5. She regrets how women of color were received in riot grrrl.
“The thing that’s really complicated when I look back on riot grrrl and race, was, one, we had a convention in D.C. and I worked with a woman of color to come up with a syllabus for a workshop about racism. There were women of color there, and there were white women there, and it ended up being a lot of white women talking about how they felt discriminated against. It was really awful. I was really disappointed at the level of education about oppression that people had. I worked at a domestic-violence shelter and they talked a lot about race and class and intersectionality, and so I really got this education working there, and I know it’s stupid to assume that other people were educating themselves, at least reading bell hooks. And these girls hadn’t. I watched a lot of women of color walk out. I remember that woman [I collaborated with on the workshop] being like, ‘Oh, fuck.’ And I was like, ‘At least we tried this, and it was a failure, and there needs to be other things to try.’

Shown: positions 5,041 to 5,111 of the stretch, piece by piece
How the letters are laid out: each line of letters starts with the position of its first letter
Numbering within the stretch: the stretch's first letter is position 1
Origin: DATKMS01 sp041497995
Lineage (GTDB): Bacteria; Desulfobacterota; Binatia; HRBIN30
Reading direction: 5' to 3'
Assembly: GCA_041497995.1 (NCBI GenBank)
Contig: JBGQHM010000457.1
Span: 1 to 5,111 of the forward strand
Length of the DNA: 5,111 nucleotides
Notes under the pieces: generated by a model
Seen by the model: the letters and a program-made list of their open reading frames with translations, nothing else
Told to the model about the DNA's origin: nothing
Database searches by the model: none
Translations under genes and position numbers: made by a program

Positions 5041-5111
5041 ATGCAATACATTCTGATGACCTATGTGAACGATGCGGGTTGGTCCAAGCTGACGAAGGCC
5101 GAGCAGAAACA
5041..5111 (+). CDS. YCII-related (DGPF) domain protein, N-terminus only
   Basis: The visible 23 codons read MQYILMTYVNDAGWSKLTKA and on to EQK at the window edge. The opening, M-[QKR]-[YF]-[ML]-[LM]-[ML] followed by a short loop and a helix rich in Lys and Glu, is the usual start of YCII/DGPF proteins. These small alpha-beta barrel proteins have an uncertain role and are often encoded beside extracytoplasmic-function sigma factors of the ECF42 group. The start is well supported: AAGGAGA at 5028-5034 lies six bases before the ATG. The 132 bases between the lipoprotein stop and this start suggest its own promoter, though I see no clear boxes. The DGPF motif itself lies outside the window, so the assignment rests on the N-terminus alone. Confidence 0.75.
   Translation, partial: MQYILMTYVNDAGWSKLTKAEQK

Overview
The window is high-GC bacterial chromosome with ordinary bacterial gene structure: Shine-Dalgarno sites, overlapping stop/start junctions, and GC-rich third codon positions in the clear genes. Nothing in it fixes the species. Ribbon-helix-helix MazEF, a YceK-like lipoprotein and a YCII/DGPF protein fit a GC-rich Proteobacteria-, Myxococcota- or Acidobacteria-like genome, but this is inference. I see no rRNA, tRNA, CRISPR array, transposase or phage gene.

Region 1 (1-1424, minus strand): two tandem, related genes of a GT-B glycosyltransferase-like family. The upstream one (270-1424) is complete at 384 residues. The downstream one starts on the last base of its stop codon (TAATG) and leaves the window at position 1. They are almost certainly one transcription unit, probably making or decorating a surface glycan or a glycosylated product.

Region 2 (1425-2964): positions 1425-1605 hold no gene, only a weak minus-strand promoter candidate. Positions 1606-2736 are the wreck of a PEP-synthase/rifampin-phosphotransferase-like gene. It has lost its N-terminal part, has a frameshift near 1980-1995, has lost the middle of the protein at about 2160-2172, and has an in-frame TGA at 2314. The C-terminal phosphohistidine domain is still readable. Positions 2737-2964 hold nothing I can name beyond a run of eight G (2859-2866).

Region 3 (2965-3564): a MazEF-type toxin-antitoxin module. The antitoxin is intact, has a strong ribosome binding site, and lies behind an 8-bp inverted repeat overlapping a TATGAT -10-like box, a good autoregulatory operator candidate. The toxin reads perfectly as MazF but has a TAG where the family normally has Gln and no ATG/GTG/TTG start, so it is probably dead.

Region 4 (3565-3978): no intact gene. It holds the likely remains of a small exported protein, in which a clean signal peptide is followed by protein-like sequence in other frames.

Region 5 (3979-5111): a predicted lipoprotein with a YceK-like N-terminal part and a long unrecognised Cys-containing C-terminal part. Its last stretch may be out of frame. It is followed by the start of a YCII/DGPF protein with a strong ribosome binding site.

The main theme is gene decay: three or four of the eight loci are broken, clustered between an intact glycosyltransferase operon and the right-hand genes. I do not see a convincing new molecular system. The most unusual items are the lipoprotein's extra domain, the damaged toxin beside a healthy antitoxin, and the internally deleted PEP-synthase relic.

“But I left. I was on tour all the time, and at a certain point, I had to decide, am I gonna be somebody who’s involved with riot grrrl as a youth movement, or am I gonna do this band? And I was like, I’m gonna do the band. I choose my art; I’m not a political organizer. I’m really proud that we were a catalyst for it, but I can’t be the leader. I need to pull back so that other people can step into this leadership role. When I did go to meetings in the PNW [Pacific Northwest] or different places, it sorta would be white women arguing about who was more racist in an all-white environment. And I was like, this is not productive, this is bullshit. I didn’t wanna be a part of that. But at the same time, when people say riot grrrl was all white, that’s not true. In places like New York and California, that definitely was not the case. I don’t want to erase the women of color who were very much a part of shaping the identity of riot grrrl, and who questioned riot grrrl as a very white movement, and in that way shaped it, because clearly they cared enough to critique it. Was the face of riot grrrl white? Yes. Were a lot of the drawings in the zines white? Yes. Did I do them? Yes. Do I regret some lyrics like, “Eat meat / Hate blacks / It’s all the same thing”? Yes. Because that’s not a smart way of talking about intersectionality, and I regret it. I’m willing to publicly say that because I think it’s important to be like, you can change, you can get smarter, you can get better. If anything, I live with somebody who did that very much in the public eye, and I think that’s a wonderful thing, instead of being some static identity, to be someone who changes publicly. I wanna admit that I’m not perfect, that I’ve made mistakes. We put ourselves out to be criticized, and I hope that people criticized things that I said, because it’s all about the exchange. Again, it’s not about being perfect, it’s about opening the conversation.”